Money Matters

Diversifying Your Portfolio Through Asset Classes

Diversifying assets is a simple and easy way to increase profits and decrease risk. You can't build a well-rounded portfolio without diversifying!

So you’ve decided to start an investment portfolio, but you’re not sure where to begin. One important thing to keep in mind is constructing a diversified portfolio. Diversification refers to spreading your money between different kinds of investments. 

These investments are called asset classes: asset classes are groups of securities or investments with similar characteristics. They're controlled by the same laws and regulations and behave similarly in the marketplace. Diversification among different asset classes allows you to better manage your risk by reducing your portfolio's volatility during market fluctuations.

This article will outline the different types of asset classes, and how you can use each of them to create investment strategies, decide your risk tolerance, and make more money.

What are the types of asset classes?

It’s important to know what your investment options are. We have included the four main asset classes to choose from, plus a few others.

Stocks or Equities

Stocks or equities are shares of ownership issued by publicly traded companies and traded on stock exchanges. This category offers high long-term gains, but there is increased volatility depending on the state of the economy. When you invest in stocks or equities, you can expect to make a profit if the share price rises or the company issues dividends.

Stocks can be divided into further subcategories depending on a few factors...

  1. Industry or sector: Investing across industries may reduce risk, as the economic cycle will affect each industry differently. Some sectors are cyclical, where a company’s money moves along with the economic cycle, such as consumer discretionary, financial services, or basic materials. Other sectors are defensive and less impacted by the economy, including consumer staples like groceries, utilities, and healthcare. 
  2. Size or market capitalization: Stocks and equities are divided into small-cap stocks, mid-cap stocks, and large-cap stocks. Larger companies are usually more stable, but they also have less growth potential than small-cap companies. 
  3. Style: Companies offer growth stocks, or more expensive stocks, where the prices are justified by future growth potential. They also offer value stocks, or stocks that are on sale, which are seemingly underpriced or undervalued. 

Fixed-Income Investments (Bonds)

Fixed-income investments are debt securities, paying a rate of return through interest. Bonds are the most common type of fixed-income investment; they have lower returns and are weaker in an expanding economy. They generally have an inverse relationship with stocks: if stocks are doing poorly, bonds are likely doing better and vice versa.

Bonds are divided based on the following...

  1. Issuer: Government bonds at the federal level are issued by the U.S. Treasury, and municipal bonds are issued by government institutions at the state and local levels. Other notable bonds are corporate, which are issued by corporations for financing.
  2. Credit quality: Different bonds offer different levels of credit risk, which correspond with the bond’s level of return. Treasuries are considered closer to risk-free since the federal government will not go bankrupt, but they have a low rate of return.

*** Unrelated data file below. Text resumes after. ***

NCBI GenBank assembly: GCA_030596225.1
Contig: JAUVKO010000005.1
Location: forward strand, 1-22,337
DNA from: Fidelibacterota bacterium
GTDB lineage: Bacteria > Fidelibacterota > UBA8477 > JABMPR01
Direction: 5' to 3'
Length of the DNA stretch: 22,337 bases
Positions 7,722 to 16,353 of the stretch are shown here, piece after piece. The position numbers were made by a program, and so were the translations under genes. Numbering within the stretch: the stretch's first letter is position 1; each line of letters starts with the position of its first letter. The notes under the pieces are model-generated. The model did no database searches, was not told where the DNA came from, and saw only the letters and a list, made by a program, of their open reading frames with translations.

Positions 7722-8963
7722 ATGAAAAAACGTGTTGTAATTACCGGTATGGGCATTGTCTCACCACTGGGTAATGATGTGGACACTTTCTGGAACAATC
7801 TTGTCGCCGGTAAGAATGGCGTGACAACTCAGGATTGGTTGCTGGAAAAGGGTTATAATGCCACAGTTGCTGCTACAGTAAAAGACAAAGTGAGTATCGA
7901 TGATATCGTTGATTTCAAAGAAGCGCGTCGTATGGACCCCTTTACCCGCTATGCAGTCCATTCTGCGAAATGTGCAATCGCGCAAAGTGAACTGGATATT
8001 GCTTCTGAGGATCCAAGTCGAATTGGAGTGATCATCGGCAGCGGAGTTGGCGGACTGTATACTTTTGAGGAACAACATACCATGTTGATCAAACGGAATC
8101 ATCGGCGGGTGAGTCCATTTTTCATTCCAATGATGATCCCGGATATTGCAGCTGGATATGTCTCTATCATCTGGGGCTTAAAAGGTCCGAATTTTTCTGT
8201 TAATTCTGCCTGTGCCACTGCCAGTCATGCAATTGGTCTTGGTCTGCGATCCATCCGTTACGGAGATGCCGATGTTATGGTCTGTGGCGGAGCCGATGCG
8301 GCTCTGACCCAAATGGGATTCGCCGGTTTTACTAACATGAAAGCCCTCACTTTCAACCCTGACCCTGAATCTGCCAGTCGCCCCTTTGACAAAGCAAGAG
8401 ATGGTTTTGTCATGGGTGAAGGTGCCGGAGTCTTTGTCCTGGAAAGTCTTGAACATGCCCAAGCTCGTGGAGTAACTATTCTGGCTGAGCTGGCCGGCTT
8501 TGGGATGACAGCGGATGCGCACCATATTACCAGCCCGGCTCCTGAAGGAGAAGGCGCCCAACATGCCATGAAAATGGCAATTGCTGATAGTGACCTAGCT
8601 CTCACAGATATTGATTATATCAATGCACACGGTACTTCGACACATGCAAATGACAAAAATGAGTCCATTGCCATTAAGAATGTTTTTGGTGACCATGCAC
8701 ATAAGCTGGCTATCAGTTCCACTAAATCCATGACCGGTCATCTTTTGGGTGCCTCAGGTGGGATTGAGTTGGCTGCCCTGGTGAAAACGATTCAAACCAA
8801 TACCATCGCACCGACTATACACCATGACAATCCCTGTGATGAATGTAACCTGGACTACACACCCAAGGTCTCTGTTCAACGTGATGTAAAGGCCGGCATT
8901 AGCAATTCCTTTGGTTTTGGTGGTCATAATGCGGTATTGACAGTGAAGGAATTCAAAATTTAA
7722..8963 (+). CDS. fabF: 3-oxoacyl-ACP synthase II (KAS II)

3. Maturity: There are short, intermediate, and long-term bonds. Longer-term bonds receive a higher yield, as they have a higher interest rate risk. 

Both stocks and bonds are considered either active or passive. Within active funds, a portfolio manager will pick which stocks to include in the fund. Passive funds cost less as they are dependent on an underlying index. Index funds and ETFs are passive, while mutual funds can be either active or passive. Active funds have better downside protection when the market is down, but passive funds benefit during market upswings and have lower fees. 

Money Market and Cash Equivalents

Cash and cash equivalents are a type of asset class easily accessed at any time because of their liquidity. It can refer to the money you have in your savings or checking account, or cash equivalents, which can be converted into cash flow within 90 days or less. 

Cash equivalents have the lowest return, but they buffer volatility or unexpected expenses. You can also use them to explore other investment options if opportunities arise. Unlike other asset classes, cash equivalents must have a determined market price that does not fluctuate. 

Real Estate or Tangible Assets

Physical assets like real estate offer protection against inflation. They are necessarily tangible in reality, and not just a financial instrument. 

There is also a less common asset class of futures and other financial derivatives, which includes futures contracts, the forex market, and options.

Additional Asset Classes

Other asset classes can include collectibles, hedge funds, private equity investments, cryptocurrency, or commodities such as natural resources or precious metals. These are often referred to as alternative investments, since they are less common and far riskier than the primary classes. They also have a lower correlation to the stock market.

Categorization can be difficult, and not every financial instrument easily fits into only one category. For instance, exchange-traded funds (ETFs), trade on exchanges like stocks. However, ETFs can include investments from one or more of the asset classes. A real estate investment trust (REIT) could equally be considered a tangible asset or an equity investment, since REITs are exchange-traded securities.